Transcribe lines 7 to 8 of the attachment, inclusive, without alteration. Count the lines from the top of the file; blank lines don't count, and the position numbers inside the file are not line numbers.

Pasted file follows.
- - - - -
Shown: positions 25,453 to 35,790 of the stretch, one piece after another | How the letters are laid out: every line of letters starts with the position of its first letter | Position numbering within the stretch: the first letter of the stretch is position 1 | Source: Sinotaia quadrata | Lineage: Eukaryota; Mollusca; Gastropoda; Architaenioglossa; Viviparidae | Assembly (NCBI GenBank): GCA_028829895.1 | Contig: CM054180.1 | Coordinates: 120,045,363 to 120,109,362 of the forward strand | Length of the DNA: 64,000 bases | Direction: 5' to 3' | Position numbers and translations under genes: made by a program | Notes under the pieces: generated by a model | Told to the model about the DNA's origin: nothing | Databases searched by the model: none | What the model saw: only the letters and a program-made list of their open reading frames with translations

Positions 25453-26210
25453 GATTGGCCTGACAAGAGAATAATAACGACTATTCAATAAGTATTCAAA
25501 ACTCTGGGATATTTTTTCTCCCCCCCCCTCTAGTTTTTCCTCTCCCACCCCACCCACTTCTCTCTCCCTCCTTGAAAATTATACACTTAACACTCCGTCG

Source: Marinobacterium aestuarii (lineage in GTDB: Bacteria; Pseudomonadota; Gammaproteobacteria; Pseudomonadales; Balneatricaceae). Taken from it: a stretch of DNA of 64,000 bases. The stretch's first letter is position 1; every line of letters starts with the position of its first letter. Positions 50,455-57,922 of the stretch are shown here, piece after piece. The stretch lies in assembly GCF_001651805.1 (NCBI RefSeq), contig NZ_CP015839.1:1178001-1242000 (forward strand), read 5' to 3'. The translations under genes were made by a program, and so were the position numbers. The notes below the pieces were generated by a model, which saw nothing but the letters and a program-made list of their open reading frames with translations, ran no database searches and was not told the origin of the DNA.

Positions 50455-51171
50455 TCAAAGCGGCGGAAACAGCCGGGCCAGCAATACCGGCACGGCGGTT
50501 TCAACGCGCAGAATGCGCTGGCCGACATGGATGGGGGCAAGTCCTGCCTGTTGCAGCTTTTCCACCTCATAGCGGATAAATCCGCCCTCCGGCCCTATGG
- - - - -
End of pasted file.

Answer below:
50455 TCAAAGCGGCGGAAACAGCCGGGCCAGCAATACCGGCACGGCGGTT
50501 TCAACGCGCAGAATGCGCTGGCCGACATGGATGGGGGCAAGTCCTGCCTGTTGCAGCTTTTCCACCTCATAGCGGATAAATCCGCCCTCCGGCCCTATGG